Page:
Monthly Archives: April 2017

A class full of introverts? Or is “sage on the stage” sometimes a good thing?

This has been an intense semester. The political climate, trying to figure out whether I was graduating this semester or not, whether I was going to get a job, more hours taken up by service than normal, etc. I think it has been intense for almost everyone, at least those I have talked to. Looking back, the last semester that was this intense was the last time I taught during a regular semester (not summer or winter session). Teaching semesters are a lot, especially when you care so much.

Today I have been working on preparing for my last two class sessions of the semester. I wrote the final exam earlier in the week, so it really is the last two classes I had to prep. And I struggled. I think the intensity of this semester and the fact that I have no idea how this semester went for my students is making me unsure of the entire thing. Leaving me with a knot in my stomach about it all. It’s sort of like wondering if I can only talk a good game about teaching and not actually do it well. (Then again, what is good teaching exactly? We all seem to have different definitions).

Really the issue this semester has been that I can not get my students to talk in class. A very small number of them will speak when they are presenting group work. But when I try and do a class discussion, it is consistently crickets. I have done every trick I know or can think of. I have had them do small group work, write-pair-share, writing and then speaking, calling on people randomly, etc. And still, every time I attempt to do any discussion, they do not make eye contact and do not respond. I have stood there waiting for someone to speak for a couple of minutes, even (I sing a song in my head, which helps me know how long I have waited). Getting little to no response is disheartening. It is also difficult for me as a shy introvert to have to be on for a full 75 minutes.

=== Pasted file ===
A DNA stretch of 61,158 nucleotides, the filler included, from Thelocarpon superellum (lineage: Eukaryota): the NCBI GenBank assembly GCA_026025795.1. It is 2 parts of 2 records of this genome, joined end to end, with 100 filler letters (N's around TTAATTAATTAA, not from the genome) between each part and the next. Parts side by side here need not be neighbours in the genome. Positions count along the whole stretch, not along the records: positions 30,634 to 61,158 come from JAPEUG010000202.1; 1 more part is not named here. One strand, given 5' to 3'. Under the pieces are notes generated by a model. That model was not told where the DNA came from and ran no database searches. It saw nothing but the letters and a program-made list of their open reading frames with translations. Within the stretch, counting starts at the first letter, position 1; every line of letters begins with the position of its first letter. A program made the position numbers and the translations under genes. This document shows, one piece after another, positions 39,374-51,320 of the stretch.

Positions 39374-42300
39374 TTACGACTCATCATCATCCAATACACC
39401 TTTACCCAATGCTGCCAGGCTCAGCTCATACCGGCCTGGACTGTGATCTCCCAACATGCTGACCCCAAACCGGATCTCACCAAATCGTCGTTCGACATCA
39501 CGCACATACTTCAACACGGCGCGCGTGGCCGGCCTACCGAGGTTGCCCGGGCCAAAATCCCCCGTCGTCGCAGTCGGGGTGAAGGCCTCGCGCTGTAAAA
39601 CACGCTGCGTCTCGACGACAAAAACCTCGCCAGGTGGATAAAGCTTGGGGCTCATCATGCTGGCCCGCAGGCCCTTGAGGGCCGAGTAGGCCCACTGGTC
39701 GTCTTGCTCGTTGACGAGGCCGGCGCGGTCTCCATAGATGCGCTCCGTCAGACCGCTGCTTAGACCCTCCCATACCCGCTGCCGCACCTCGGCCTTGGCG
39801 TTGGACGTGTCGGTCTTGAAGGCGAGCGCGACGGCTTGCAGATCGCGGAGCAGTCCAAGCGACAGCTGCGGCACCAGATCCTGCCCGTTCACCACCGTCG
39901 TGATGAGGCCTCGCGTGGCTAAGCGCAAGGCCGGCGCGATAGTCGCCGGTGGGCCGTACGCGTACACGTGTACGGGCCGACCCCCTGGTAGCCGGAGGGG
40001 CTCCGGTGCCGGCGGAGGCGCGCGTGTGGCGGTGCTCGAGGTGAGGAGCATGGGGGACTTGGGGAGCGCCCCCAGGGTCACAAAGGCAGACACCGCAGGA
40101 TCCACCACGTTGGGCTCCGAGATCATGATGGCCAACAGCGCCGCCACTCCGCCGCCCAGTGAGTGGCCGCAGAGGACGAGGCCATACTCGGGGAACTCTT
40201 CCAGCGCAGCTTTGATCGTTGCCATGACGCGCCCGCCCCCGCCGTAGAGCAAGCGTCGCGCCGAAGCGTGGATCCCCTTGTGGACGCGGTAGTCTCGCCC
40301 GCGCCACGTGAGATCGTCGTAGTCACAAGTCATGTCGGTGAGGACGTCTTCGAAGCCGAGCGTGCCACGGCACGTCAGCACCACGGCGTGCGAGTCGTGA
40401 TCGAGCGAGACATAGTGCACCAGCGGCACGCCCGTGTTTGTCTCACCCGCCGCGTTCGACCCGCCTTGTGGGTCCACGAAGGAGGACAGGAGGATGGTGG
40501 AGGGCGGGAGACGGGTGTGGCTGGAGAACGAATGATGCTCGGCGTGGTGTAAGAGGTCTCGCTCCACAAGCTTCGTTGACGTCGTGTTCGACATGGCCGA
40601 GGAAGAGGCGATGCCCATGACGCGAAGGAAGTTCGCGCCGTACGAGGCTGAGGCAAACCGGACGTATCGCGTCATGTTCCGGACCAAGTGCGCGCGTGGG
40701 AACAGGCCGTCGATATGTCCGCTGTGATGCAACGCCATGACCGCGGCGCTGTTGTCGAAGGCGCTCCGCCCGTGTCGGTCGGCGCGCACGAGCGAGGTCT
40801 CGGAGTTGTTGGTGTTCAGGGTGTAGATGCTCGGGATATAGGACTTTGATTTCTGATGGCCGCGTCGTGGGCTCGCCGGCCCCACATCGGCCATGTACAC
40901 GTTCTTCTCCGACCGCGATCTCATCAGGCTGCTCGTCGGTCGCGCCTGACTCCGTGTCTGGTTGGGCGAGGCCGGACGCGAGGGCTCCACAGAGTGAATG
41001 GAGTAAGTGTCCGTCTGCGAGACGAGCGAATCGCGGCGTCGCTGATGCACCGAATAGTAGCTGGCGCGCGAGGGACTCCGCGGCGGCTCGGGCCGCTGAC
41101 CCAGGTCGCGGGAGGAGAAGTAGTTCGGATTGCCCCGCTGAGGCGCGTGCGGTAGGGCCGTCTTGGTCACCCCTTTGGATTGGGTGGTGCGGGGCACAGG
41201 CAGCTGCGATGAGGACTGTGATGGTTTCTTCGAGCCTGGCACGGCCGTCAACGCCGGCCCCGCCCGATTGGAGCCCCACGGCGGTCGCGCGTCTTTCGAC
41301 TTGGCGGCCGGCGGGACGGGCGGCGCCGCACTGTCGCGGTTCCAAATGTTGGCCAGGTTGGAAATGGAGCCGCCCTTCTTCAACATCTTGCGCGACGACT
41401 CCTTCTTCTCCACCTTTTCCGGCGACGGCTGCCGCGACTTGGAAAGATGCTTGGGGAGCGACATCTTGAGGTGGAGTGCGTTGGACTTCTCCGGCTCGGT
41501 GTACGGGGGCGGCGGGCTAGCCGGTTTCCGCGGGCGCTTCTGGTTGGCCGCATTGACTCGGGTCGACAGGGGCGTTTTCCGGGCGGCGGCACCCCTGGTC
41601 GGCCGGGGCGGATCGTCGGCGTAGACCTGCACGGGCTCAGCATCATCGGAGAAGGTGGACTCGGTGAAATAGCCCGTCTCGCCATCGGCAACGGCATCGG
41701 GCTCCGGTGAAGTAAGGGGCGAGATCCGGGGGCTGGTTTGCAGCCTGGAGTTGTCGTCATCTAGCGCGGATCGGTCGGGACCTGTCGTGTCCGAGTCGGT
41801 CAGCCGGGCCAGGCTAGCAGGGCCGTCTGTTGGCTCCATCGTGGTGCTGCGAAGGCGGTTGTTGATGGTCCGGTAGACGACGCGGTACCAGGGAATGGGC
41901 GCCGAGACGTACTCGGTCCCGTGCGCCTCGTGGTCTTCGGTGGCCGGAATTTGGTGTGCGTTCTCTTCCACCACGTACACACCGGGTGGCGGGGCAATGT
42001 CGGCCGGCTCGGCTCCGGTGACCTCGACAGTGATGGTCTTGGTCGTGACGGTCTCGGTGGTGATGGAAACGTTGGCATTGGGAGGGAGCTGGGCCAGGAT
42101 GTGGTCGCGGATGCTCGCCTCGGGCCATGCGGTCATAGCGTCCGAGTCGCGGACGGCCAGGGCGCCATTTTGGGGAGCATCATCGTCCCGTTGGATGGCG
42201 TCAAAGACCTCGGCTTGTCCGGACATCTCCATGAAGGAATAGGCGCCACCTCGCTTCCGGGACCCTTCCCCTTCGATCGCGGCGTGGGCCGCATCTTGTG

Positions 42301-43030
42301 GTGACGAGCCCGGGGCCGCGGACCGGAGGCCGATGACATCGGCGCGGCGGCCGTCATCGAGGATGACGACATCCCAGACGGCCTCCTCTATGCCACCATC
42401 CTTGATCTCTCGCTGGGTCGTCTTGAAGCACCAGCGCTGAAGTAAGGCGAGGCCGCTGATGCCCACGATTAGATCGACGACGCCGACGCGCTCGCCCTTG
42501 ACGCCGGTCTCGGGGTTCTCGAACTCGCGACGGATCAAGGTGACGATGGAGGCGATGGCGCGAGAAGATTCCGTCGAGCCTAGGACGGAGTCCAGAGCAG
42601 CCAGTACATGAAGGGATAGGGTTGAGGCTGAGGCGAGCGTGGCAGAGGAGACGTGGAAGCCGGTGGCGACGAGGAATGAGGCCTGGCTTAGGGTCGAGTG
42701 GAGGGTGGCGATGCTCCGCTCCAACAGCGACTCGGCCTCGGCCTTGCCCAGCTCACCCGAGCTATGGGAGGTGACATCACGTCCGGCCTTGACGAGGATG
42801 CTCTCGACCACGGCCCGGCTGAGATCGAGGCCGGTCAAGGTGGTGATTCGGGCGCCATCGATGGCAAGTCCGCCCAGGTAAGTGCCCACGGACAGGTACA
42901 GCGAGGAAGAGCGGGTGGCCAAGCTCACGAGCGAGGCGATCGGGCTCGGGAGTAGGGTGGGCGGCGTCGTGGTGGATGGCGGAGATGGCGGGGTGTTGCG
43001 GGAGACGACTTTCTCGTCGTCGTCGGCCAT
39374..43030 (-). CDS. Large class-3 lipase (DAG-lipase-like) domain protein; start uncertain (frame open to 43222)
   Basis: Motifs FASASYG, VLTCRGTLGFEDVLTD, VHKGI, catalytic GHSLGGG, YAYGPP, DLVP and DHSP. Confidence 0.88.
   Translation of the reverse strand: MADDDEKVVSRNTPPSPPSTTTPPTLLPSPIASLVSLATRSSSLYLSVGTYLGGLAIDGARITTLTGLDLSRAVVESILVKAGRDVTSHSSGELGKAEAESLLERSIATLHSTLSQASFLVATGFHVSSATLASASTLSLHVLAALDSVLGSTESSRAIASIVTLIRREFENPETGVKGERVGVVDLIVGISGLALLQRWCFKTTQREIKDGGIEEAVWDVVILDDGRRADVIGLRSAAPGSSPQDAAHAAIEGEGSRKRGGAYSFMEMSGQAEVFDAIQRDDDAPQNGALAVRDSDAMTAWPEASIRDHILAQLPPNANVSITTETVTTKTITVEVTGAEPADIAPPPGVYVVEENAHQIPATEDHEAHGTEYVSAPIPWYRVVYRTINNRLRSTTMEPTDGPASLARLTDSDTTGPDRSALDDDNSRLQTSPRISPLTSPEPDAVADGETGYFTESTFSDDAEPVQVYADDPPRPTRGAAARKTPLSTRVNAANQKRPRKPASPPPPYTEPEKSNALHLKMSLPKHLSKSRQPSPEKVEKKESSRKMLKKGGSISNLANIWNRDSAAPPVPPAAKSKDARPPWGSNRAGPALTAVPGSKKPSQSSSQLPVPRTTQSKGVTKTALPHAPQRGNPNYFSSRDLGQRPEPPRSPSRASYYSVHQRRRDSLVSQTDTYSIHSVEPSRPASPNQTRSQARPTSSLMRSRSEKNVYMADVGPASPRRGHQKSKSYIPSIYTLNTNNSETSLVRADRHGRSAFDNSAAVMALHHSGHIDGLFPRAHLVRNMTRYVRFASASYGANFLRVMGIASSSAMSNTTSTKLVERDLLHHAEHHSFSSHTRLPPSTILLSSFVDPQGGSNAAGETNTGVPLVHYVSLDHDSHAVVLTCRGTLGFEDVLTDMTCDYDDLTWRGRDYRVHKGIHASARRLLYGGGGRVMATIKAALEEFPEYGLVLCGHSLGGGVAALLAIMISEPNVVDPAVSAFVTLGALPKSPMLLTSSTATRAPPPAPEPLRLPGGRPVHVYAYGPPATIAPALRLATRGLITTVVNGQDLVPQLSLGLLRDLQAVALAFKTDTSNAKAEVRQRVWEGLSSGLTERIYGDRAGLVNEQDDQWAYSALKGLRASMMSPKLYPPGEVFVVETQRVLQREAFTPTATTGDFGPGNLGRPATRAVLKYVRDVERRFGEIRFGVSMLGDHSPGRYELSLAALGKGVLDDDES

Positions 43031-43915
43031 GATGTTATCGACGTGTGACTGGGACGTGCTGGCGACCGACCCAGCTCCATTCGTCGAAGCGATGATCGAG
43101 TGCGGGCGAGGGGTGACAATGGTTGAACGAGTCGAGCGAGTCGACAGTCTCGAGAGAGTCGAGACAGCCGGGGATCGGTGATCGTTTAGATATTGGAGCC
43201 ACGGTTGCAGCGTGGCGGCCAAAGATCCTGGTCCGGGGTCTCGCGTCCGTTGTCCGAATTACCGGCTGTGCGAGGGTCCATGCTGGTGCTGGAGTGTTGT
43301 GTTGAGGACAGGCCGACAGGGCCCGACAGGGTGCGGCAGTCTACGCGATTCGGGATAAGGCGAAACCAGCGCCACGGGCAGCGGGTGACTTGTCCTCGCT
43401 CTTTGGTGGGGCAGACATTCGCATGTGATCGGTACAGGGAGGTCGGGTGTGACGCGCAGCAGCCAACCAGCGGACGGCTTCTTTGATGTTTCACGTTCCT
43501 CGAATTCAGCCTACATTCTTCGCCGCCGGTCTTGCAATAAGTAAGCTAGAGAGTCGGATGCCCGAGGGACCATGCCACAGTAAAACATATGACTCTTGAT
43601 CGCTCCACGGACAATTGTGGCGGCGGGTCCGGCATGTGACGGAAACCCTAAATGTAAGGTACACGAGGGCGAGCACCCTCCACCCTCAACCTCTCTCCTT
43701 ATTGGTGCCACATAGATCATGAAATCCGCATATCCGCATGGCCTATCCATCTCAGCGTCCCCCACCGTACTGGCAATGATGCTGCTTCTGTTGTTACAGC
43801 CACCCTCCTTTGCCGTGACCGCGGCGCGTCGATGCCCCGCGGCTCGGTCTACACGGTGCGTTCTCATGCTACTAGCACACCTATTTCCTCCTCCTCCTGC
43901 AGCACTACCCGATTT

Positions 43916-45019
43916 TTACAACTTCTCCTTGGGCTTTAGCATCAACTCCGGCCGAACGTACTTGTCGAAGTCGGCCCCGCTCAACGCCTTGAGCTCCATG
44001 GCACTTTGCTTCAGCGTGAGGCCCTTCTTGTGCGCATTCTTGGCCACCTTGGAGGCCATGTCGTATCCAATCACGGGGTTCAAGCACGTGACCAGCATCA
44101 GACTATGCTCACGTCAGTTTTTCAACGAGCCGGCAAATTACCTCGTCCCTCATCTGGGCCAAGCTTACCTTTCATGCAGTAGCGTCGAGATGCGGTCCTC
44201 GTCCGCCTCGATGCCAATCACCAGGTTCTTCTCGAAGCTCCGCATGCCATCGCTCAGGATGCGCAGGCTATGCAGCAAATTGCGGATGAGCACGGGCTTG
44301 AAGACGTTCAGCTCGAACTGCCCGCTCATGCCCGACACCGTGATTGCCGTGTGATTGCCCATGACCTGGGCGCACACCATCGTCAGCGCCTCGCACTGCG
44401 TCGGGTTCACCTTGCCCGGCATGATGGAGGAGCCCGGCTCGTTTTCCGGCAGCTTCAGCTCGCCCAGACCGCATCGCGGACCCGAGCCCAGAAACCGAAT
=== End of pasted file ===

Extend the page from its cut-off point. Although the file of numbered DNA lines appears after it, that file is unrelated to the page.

Yet, I am not convinced that they are not engaged. I have had them do weekly journals, which are in part a reflection on that week’s material. Most of those have been amazing. When I take up their written ideas or reflections during class, they are fully thinking about what is being discussed. I have not had a big problem with phones, Facebook, or shopping in my class. Of course there is a little bit, but not to the point where I have had to say anything to the class like I have in the past. So, I am wondering if there is not some piece of selection bias, where I have a class of introverts, who are more comfortable thinking about things and processing them on their own.

I am also left wondering if the “sage on the stage” is always a bad thing. We talk so much about how in 21st century learning, we need to not be a sage on the stage and feed the students with answers. That we should guide them. That we should do hands on learning. Yet, in this semester, with a class who rebels against the in class activities and does not like discussion. But when the class pays attention during class and presents clear and well-thought-out reflections every week, could sage on the stage and lecturing be a good thing? I guess time and the Student Perceptions on Teaching (SPOT) scores will tell!